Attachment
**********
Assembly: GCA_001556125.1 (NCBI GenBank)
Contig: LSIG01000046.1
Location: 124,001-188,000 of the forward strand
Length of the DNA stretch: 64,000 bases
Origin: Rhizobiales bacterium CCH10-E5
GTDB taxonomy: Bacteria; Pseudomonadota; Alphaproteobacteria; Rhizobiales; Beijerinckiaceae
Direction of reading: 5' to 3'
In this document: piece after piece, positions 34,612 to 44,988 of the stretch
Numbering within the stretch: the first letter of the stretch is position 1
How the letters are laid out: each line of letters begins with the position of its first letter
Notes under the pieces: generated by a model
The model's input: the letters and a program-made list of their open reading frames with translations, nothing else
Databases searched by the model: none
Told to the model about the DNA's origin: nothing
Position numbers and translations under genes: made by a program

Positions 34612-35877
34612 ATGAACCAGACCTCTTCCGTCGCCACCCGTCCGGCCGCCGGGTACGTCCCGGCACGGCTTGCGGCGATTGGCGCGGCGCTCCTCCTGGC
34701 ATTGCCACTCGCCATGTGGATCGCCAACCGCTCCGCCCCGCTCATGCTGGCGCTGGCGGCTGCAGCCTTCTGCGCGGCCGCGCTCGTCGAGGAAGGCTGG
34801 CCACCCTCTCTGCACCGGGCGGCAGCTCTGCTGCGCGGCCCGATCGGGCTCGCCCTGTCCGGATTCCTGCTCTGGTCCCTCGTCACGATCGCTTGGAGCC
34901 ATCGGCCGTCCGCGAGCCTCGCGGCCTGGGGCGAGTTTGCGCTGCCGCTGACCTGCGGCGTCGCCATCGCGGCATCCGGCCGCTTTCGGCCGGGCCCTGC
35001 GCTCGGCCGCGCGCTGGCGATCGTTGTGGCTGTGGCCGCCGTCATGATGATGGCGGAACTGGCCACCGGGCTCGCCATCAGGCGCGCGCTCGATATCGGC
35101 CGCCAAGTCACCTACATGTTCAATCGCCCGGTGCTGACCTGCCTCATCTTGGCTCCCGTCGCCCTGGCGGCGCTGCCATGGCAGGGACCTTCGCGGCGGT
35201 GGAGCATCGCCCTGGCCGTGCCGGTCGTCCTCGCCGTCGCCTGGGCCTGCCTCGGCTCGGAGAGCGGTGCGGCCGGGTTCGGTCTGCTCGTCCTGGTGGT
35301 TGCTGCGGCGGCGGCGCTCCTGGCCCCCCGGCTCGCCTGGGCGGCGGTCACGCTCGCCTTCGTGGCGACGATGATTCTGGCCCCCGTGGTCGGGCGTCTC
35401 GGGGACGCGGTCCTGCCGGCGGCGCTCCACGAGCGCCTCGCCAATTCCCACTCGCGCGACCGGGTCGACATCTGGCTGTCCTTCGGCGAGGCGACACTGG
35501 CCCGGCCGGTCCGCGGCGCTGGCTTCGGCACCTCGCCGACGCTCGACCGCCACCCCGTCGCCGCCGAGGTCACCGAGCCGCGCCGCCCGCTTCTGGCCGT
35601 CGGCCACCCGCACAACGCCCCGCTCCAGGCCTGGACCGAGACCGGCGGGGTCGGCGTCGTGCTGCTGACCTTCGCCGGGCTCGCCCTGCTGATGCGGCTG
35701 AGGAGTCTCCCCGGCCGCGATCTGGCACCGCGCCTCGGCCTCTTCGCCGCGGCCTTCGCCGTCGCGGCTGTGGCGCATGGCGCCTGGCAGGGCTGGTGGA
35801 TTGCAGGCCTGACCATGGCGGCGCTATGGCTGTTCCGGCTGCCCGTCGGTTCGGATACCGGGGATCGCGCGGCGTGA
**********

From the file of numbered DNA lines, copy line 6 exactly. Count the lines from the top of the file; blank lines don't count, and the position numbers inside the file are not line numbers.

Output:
GTDB taxonomy: Bacteria; Pseudomonadota; Alphaproteobacteria; Rhizobiales; Beijerinckiaceae